*Big Sigh* Okay, where were we? Oh yes, the Winter Olympics. I don’t like those announcers. They need to spend more time pointing out all the great things the skaters did instead of acting like that was the worst performance they ever saw. Just my two cents worth!

Thursday, February 1, 2018


Buried under tons of debris by an unfortunate landslide, Herman managed to wriggle free just in the nick of time. His bus would arrive at the corner stop in the next ten minutes and he couldn’t be late for his first day of work on the new job.

Dashing out the door, grabbing his hat on the way that morning, he was certain that he’d left the iron on. He had been late as usual and so, he had rushed to and fro with no time to turn off the iron. Now he was worried about that iron as he pulled himself free of the last of the rocks and dirt that had tumbled down the hill behind the park.
This hullaballoo Herman had come to expect of himself … always rushing around, no time to look both ways, usually behind schedule no matter the task. These mannerisms were a hold-over from his childhood and he could still recall his poor dear mother rushing about with seemingly no idea what she was doing most of the time.
His grandmother used to call it, “Running around like a chicken with its head cut off.” And each time she used the expression, she’d likely tell you about that time the headless chicken got away and about how the feathers flew as she chased her supper around the chicken yard frantically trying to capture it. Mental pictures of granny chasing a headless chicken caused Herman to grin for a moment. But then, he composed himself.
Next, he ran home still brushing debris from his clothing from the landslide. In the distance, he could hear sirens. He was pretty sure that fire and rescue workers were on the way to the scene. It was a relatively small landslide that had covered up a few cars and toppled over a fire hydrant. Water spewed and spurted 50 feet in the air, which was still full of gritty dust from the landslide.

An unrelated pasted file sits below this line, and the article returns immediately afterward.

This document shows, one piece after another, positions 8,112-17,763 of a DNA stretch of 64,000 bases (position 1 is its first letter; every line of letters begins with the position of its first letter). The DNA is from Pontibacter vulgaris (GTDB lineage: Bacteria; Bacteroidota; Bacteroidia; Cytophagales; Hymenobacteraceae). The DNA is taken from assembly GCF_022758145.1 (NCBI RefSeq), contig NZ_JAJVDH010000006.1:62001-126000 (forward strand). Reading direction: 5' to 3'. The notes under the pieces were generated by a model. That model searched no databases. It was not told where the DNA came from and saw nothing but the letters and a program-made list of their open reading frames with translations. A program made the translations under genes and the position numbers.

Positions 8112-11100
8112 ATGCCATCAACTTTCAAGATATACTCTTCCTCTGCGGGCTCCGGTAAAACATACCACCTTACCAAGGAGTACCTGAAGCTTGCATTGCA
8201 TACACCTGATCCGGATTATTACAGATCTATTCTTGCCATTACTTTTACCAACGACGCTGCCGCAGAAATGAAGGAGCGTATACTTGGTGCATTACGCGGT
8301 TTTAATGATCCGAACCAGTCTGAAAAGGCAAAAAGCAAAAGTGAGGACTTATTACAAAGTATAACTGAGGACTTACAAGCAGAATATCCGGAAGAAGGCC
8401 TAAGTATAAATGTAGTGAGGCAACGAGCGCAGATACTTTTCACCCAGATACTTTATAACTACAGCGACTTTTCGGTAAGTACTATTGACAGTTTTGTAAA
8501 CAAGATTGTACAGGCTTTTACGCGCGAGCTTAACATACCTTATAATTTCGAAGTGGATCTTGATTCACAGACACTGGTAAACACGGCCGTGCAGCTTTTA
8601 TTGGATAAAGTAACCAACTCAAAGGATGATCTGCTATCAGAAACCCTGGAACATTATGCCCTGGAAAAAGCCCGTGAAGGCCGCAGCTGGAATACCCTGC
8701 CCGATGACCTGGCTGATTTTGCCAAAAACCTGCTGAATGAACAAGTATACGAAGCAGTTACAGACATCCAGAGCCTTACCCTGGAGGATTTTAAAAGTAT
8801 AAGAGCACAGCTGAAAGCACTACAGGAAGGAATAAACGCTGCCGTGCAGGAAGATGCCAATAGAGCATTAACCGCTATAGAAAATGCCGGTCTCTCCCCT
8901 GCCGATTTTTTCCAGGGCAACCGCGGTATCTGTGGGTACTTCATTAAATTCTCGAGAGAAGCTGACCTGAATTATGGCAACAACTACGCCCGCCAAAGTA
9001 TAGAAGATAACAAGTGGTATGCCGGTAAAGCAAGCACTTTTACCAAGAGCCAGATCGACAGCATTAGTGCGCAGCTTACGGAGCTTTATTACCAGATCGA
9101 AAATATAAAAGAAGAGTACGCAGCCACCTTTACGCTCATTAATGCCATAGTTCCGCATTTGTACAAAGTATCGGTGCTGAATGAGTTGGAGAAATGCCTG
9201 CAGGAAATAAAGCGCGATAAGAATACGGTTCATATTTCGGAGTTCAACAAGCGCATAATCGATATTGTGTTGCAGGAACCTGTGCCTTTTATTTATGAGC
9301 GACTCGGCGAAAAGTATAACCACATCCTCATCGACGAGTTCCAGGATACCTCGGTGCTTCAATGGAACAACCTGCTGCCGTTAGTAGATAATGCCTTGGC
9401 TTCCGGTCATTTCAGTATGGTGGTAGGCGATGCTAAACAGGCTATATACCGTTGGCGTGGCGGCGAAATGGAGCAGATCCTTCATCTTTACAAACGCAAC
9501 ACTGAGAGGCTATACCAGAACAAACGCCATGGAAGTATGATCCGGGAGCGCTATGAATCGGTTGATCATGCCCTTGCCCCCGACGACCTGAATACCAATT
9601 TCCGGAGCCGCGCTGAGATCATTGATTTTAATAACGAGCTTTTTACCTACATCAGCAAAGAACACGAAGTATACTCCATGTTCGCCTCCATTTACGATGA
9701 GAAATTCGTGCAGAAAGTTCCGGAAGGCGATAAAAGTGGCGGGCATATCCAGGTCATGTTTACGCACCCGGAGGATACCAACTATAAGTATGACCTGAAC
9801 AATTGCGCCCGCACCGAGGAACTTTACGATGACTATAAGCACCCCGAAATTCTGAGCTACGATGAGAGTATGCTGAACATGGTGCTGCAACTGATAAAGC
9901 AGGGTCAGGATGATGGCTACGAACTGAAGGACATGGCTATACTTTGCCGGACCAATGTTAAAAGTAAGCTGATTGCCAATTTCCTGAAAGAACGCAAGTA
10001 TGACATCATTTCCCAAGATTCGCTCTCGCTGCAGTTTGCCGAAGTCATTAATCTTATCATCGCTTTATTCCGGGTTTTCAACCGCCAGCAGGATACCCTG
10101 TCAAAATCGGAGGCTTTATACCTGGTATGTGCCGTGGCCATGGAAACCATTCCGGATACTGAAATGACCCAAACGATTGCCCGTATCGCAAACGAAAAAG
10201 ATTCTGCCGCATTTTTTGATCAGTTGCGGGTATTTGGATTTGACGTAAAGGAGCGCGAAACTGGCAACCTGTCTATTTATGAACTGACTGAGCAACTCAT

Herman quickly placed his key in the lock, twisting back and forth, finally breaking the key off in the lock. “Oh darn! Drats! Why is this happening to me?” he mumbled as he ran for the front window. “Surely this window is unlocked,” he called, climbing onto a bench under the window. Placing his hands on the wooden trim around the panes of glass, he pushed and pushed. At last, the old window let go and begin to move up.
Herman threw his briefcase on the ground and put one knee up on the window sill, forcing the window up even more. Now he was inside. He ran to the bedroom. There was the ironing board and the iron. He ran over and jerked the cord out of the wall, but as he touched the iron, it was cold. He had indeed remembered to turn it off and the whole trip was for nothing.
“Guess I’ll change shirts while I’m here,” he mumbled. He unbuttoned his light blue shirt and threw it on the bed, then went to the closet. The only shirt there that didn’t need ironing was a blue and white plaid and it didn’t go very well with his gray suit. Nevertheless, he tore the shirt off the hanger, put it on and started back to crawl out the window.
Stopping, he said, “Oh crap! I could go out the door.” So he did. He ran around the house, picked up his briefcase and hurried for the bus stop.

Just as he arrived, the bus pulled up. He climbed on board, nodded at the driver and went to sit in his window seat, still huffing and puffing.
Apparently, Herman was from a long line of rushers; people who just couldn’t seem to get anywhere on time. It was his fate in life. It was his thorn to bear. It kept his life from being boring.